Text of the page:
Nov 1, 2018

Axios Science

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1 big thing: The oceans are getting hotter, faster

Illustration: Sarah Grillo/Axios

The world's oceans have absorbed about 60% more heat during the past 25 years than previously estimated, according to a new study published in the journal Nature. The study takes advantage of a new method that can approximate the whole ocean temperature.

Why it matters: If the ocean is absorbing even more heat than observed, it suggests that future global warming will track on the upper end of projections — possibly as high as 5°C, or 9°F, by 2100 if emissions are not significantly curtailed.

The oceans are absorbing about 93% of the extra energy from increasing amounts of greenhouse gases in the atmosphere.

What they did: For the study, scientists led by Princeton University geochemist Laure Resplandy and Ralph Keeling from the Scripps Institution of Oceanography devised a new way of taking the global ocean temperature. It relies on precise atmospheric measurements of oxygen and carbon dioxide. Such oxygen measurements date back to 1991, whereas carbon dioxide measurements extend further back in time.

  • The scientists examined the combined amount of oxygen and carbon dioxide in the air, which they term "atmospheric potential oxygen," or APO.
  • Both of these gases are less soluble in warmer water, and as the ocean warms, they are released into the air, which increases the APO.
  • This contrasts with other methods that depend on millions of observations from ocean sensors, including buoys and ship-based instruments, and have a considerable amount of uncertainty.

What they found: The amount of carbon dioxide that can be emitted by human activities before putting the goals of limiting warming to under 2℃, or 3.6℉, out of reach is about 25% less than what was previously calculated

What they're saying: Keeling told Axios the results "imply that there’s likely to be more warming in the future” as the oceans eventually transfer extra heat into the atmosphere, resulting in accelerated global warming and stronger storms that can deliver heavier precipitation.

  • Kevin Trenberth, a senior scientist at the National Center for Atmospheric Research who was not involved in the new study, said the calculations have implications because the oceans are "the main memory of the climate system (along with ice loss)."
  • Pieter Tans, who closely tracks the amount of carbon dioxide in the Earth's atmosphere for NOAA and was not involved in the new study, cautioned that the new estimate needs to be replicated by other studies, but says it is valuable new work.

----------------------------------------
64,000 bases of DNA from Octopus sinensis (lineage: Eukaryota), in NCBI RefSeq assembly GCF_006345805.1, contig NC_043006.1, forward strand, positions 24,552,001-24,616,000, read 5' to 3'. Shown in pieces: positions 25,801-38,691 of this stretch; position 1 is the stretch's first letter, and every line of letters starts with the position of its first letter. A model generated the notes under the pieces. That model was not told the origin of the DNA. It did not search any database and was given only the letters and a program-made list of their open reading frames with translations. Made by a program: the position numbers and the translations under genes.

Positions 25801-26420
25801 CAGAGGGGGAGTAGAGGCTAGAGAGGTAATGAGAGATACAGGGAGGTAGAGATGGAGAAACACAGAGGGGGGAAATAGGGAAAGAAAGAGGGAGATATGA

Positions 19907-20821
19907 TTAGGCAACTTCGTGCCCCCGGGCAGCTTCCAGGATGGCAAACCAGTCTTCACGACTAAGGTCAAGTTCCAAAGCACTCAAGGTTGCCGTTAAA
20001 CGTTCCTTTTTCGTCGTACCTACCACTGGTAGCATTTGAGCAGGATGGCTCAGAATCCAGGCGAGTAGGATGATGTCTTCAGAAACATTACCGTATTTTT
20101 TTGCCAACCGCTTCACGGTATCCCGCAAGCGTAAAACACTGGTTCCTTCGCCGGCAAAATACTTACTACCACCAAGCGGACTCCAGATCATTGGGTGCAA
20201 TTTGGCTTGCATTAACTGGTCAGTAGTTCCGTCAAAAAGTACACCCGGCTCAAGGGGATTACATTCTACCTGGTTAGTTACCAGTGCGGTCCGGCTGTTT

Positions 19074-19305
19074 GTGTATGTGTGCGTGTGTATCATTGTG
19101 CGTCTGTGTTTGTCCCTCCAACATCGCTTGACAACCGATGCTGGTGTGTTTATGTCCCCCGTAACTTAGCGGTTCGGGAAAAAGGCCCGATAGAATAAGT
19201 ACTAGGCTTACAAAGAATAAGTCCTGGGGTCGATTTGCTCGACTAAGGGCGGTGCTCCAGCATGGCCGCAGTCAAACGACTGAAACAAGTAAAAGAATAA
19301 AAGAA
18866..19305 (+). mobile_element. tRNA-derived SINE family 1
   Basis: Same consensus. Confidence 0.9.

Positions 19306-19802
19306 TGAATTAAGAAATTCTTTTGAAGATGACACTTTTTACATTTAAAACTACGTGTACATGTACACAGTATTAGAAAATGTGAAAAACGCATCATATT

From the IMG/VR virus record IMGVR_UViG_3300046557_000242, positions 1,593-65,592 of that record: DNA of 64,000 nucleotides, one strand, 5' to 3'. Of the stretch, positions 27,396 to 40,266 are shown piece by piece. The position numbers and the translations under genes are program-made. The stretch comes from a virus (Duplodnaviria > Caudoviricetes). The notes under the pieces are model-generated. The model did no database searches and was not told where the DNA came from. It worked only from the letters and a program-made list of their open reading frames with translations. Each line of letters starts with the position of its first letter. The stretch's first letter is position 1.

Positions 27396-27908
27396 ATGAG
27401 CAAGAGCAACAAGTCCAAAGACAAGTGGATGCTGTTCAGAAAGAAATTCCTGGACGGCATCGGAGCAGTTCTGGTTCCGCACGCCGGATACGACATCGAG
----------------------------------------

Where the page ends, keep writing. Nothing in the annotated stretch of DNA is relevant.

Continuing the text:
"In case the larger estimate of ocean heat uptake turns out to be true, adaptation to, and mitigation of, our changing climate would become more urgent."
— Pieter Tans, NOAA
2. About that supermassive black hole in our galaxy

The rich star clouds in the constellation Sagittarius looking in the direction of the center of our Milky Way galaxy. Image: ESO and Digitized Sky Survey

New evidence provides more confidence that a supermassive black hole lurks at the center of the Milky Way galaxy and begins to describe the inner workings of this mysterious feature.

Details: The black hole, known as Sagittarius A*, is thought to have about 4 million solar masses — or a mass about 1.3 trillion times that of Earth.

Using data from the hyper-sensitive GRAVITY instrument on the Very Large Telescope in the Atacama Desert in Chile, researchers studied flares of infrared radiation at the edge of SagA*.

  • The 3 observed flares, scientists concluded, likely come from gases moving around the edge of the dense black hole at relativistic speeds of up to 30% of the speed of light.
  • These gases most likely accelerated due to magnetic forces and rotated along the innermost stable orbit. Should freely orbiting objects come any closer, they would be consumed by the black hole.
  • This marks the first time material has been viewed so close to a black hole without being swallowed by it.

What they're saying: Study co-author Reinhard Genzel of the Max Planck Institute for Extraterrestrial Physics, said the new research confirms scientists' suspicions about Sagitarius A* being a supermassive black hole. "The result is a resounding confirmation of the massive black hole paradigm," he said in a statement.

Thibaut Paumard, a researcher on this project from CNRS in Paris, said the results suggest that other models about how materials behave around such features may not be accurate, since no jets or other hypothesized phenomena were observed.

  • Study co-author Oliver Pfuhl told Axios that the new research provides a rare peak into how black holes feed. The flares originated in an area surrounding the black hole, “Where material can still maintain its position before it's sort of free-falling into the black hole,” he said.

What's next: Pfuhl said further observations of the rapidly moving hot spots could be used to test Einstein's theory of general relativity and determine the parameters of black holes, such as getting a better idea of their spin and magnetic fields. The answers to these questions will affect how material is sucked, or accreted, into them — and ultimately how our galaxy, and others, began and may end.

3. Novel antibody study could lead to near-universal flu protection

Illustration: Rebecca Zisser/Axios

A team of scientists took a novel approach to the problem of protecting people against both A and B types of flu viruses. They used llama antibodies to create a nasal spray that would block the viruses before they can take hold in the body, according to a preclinical mouse study published in Science on Thursday.

Why it matters: This approach could bring us closer to developing a universal flu vaccine before the next influenza pandemic hits — which, if we're not prepared, would likely kill tens of millions globally. While this study is not on a vaccine per se, it aims to provide similar "near universal" protection against multiple influenza viruses, reports Axios' Eileen Drage O'Reilly.